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Project Gutenberg Poetry Bookshelf - Project Gutenberg is a library of over 60,000 free eBooks. Choose among free epub and Kindle eBooks, download them or read them online. For more information about Project Gutenberg, see the Welcome Page.

Poem-a-Day - A daily poetry series publishing new work by contemporary poets.

Poem-a-Day Podcast - A daily digital poetry series 

Poetry Near You - Find poetry readings, workshops, festivals, conferences, literary organizations, and poetry-friendly bookstores, and learn more about poets laureate, in your area.

Essays About Poetry - Browse hundreds of essays, interviews, and articles about poets and poetry.

Texas State Poets Laureate - A historic list of Texas State Poets Laureate.

All About Poetry

Writing Poetry: Some Typical Introductory Tips (by Monty Holcomb)

While there are various styles and different schools of thought on the subject of what constitutes a “poem,” these 5 tips provided below will generally be useful to most beginners in helping them construct better poems.

  1.  Choose a personal experience that affected you in a significant way   Writing about something that you yourself directly experienced or observed that made a significant impact upon you is almost always better than writing about something that you did not directly experience.   For example, while I still could potentially write an excellent poem about an imaginative scenario about how I walked on the moon as an astronaut, in general, a poem about something I experienced in real life will probably be more powerful.   So, for example, instead of trying to write about an imaginary walk on the moon, I decide that I will probably produce a more powerful poem if I try instead to write about a real memory I have.  So, in this case, for my topic, I decide to write about how, years ago, I remember observing how scared my friend Johnny got when he entered this strange room in an abandoned house that we were both exploring as kids.

 

  1.  Describe things viscerally (in a way that can be heard, touched, tasted or smelled) rather than abstractly whenever possible.   For example, instead of saying …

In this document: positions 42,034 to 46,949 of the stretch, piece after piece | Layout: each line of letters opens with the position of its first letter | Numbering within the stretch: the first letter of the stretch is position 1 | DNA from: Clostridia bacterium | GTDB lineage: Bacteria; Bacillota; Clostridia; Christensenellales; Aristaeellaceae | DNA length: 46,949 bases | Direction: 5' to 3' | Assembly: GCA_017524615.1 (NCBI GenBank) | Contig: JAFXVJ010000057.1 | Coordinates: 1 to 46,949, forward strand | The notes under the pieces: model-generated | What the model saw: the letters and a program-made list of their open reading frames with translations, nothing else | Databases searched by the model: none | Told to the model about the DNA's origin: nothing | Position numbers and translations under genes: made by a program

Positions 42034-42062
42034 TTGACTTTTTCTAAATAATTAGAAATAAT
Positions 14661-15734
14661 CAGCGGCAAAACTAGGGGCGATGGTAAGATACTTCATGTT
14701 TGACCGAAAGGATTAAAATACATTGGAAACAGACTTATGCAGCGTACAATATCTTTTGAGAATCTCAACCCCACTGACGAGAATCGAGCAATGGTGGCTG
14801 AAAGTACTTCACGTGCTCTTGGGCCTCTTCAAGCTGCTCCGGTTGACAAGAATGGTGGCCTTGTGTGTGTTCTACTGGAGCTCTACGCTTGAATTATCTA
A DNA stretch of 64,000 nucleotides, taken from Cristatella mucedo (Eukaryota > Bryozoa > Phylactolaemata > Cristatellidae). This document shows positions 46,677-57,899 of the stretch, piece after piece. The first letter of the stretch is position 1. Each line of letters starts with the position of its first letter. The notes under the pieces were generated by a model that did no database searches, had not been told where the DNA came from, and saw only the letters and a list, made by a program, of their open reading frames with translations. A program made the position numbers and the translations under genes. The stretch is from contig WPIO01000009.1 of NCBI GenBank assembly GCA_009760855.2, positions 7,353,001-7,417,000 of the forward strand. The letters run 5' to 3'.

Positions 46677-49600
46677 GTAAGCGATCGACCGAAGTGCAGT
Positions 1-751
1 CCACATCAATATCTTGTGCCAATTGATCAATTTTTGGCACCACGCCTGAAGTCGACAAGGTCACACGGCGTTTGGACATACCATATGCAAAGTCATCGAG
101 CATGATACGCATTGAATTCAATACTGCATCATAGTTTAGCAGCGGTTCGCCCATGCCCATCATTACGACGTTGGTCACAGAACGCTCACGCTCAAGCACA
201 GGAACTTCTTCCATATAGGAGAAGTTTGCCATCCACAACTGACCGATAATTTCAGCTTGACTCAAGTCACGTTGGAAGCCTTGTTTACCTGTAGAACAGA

“As he went into the room

 Johnny was scared”

 

…you could say instead…

 

“As Johnny entered the room he shivered,

He could hear the rapid pounding in his chest.  

He could hear his frantic breaths”

 

  1. Once you are happy with your descriptions, try to be less wordy and use as few words as you can whenever it is possible.   For example, we could improve what we have refined so far even more.  Instead of…

 

“As Johnny entered the room he shivered,

He could hear the rapid pounding in his chest.  

He could hear his frantic breaths”

 

…you could say instead…

 

“Strange room

Sudden shiver

Rapid pounding

Frantic breaths”

 

  1. Rhyme schemes are optional based on the style you want to convey.  As you can see, what we have so far does not rhyme but it is clearly a poem.

 

“Strange room

Sudden shiver

Rapid pounding

Frantic breaths”

 

Now, notice that if we change it slightly in an attempt to make it rhyme, it has a very different feel.

 

“Strange room

Sudden shivers

Rapid pounding

Breath quivers”

 

Typically the first option will be your stronger one, but there are times when you might prefer to utilize a rhyme scheme.   For example, you might want a rhyme scheme when writing poetic lyrics that are intended for a song.

 

  1. Sometimes, making an analogy to something else can serve as an effective device for you poem.  Usually, the less abstract the analogy, the stronger it is.   For example, instead of saying…

 

“Strange room

Sudden shiver

Rapid pounding

Frantic breaths

Like a hurricane”

 

…you could say instead…

 

“Strange room

Sudden shiver

Rapid pounding

Frantic breaths

Like ocean waves

Smashing the rocks

On a battered shore

Of a deserted land"

 

Hopefully some, if not all of these tips, will be useful to you in helping you write your poetry.   So, as you pursue your writing, good luck in finding your own voice and style in the wide world of poetry. 

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